The online courses had been 10 weeks for both undergraduate and graduate students. The shift to shorter courses will benefit students who blend online courses with on-campus courses as well as those who take all of their courses online.
Online Degree Programs The following degree programs are available online: ›› Associate of Science in General Studies ›› Associate of Science in Accounting ›› Associate of Science in Business Administration, with concentrations in: —— Management —— Production Management ›› Bachelor of Science in Organizational Leadership ›› Bachelor of Science in Accounting ›› Bachelor of Science in Business Administration, with concentrations in: —— Human Resources —— Management —— Marketing ›› Master of Business Administration —— Management concentration —— Health Care Management concentration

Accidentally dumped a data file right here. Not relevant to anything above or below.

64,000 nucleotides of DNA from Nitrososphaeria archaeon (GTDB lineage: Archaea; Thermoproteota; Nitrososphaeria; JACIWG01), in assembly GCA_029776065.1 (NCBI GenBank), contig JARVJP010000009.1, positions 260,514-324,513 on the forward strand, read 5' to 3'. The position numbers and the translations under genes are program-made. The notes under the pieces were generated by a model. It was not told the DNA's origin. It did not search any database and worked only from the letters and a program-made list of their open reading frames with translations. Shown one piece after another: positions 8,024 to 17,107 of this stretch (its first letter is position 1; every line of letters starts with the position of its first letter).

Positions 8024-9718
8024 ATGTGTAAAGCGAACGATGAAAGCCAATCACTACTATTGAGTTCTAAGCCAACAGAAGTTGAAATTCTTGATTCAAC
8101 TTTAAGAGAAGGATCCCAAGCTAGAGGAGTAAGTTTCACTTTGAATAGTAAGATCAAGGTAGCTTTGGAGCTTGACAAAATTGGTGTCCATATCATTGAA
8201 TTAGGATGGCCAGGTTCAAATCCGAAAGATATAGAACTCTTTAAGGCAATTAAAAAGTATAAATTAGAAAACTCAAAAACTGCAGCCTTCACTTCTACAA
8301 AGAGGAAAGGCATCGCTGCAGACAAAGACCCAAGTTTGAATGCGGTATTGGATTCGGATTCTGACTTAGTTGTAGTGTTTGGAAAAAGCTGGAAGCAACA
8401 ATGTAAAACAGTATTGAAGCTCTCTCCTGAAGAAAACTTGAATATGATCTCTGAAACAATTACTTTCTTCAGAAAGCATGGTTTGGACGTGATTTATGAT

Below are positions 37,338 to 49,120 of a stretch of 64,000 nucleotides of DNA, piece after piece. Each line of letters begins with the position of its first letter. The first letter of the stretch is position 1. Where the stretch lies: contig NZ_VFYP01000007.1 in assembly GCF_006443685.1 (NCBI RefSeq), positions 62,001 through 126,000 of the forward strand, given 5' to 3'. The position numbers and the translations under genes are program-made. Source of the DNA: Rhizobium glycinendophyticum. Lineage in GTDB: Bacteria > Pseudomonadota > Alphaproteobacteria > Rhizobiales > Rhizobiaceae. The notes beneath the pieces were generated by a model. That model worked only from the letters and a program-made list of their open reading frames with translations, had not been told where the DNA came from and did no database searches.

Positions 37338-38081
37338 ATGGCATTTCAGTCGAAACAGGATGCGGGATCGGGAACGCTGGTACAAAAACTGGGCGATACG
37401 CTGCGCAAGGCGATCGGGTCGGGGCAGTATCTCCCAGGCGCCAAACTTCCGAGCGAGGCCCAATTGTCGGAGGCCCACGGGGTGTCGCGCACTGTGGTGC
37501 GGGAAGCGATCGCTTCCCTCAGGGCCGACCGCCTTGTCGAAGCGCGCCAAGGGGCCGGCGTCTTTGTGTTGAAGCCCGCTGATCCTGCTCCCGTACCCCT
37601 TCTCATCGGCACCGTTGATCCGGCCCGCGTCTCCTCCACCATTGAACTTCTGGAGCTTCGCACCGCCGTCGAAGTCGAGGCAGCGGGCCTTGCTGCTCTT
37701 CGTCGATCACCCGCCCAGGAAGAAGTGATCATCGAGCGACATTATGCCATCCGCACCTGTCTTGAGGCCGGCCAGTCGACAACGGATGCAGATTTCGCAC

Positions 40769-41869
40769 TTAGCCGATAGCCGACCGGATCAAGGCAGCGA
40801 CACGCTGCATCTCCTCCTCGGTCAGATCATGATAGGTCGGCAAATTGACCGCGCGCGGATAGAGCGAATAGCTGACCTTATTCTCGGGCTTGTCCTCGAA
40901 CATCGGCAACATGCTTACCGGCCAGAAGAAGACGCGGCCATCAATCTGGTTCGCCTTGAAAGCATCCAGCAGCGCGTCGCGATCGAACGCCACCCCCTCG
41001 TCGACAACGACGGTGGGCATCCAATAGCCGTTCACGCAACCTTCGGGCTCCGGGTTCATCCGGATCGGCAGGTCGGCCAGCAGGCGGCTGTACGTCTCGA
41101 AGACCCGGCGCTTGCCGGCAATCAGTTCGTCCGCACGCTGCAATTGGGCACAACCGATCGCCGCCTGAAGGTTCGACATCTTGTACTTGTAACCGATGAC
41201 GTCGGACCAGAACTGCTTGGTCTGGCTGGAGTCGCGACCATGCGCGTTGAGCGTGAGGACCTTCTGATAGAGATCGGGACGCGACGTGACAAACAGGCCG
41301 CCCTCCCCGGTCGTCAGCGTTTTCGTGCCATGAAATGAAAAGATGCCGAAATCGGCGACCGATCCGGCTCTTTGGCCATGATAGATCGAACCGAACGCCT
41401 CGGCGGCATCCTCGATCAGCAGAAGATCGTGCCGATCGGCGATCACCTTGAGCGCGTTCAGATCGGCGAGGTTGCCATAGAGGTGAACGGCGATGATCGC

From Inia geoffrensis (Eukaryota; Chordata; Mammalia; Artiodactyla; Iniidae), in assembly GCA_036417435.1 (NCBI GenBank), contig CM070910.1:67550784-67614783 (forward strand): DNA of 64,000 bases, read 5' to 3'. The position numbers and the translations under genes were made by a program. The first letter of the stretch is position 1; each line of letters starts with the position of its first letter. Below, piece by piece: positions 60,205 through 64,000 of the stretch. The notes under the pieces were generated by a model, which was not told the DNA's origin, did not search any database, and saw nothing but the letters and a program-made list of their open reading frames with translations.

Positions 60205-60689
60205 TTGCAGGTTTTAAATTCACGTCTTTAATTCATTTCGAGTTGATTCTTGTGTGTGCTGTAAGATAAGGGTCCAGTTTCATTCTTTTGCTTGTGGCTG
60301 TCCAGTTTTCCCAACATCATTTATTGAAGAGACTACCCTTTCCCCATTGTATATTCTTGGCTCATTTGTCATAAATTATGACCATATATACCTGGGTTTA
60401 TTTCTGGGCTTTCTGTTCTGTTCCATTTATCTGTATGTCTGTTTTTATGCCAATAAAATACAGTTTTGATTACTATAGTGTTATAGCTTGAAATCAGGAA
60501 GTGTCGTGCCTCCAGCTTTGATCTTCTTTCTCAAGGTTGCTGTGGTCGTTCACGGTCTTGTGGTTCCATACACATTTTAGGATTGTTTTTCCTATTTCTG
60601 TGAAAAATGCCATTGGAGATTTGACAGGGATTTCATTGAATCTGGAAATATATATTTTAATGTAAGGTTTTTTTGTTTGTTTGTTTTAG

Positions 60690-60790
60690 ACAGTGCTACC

“We’ve seen tremendous success with our online programs, and we have learned a great deal about the capabilities of our learners and the available technology,” said Dr. Elaine Pontillo, vice president of academic affairs. “The five- and six-week class lengths allow us to combine academically challenging course work with flexibility and convenience for busy students.” The academic calendar for online courses will now match that of the classroom-based courses, with the same registration deadlines, start dates, and end dates. “Many of our students are working full time and raising a family,” said Perry Collins, vice president for the College of Professional Studies. “Aligning the online classes with our classroom programs gives them more flexibility to build a schedule that fits their lives.” January also brings additional opportunities for graduate students, who will be able to complete the MBA program entirely online in the management and health care management concentrations. Indiana Tech’s online offerings debuted in Fall 2006 with just four courses. Since then, the program offerings and enrollment have both expanded rapidly. For more information on the courses and programs available online during spring 2009, please visit www.IndianaTech.edu/ DistanceEd.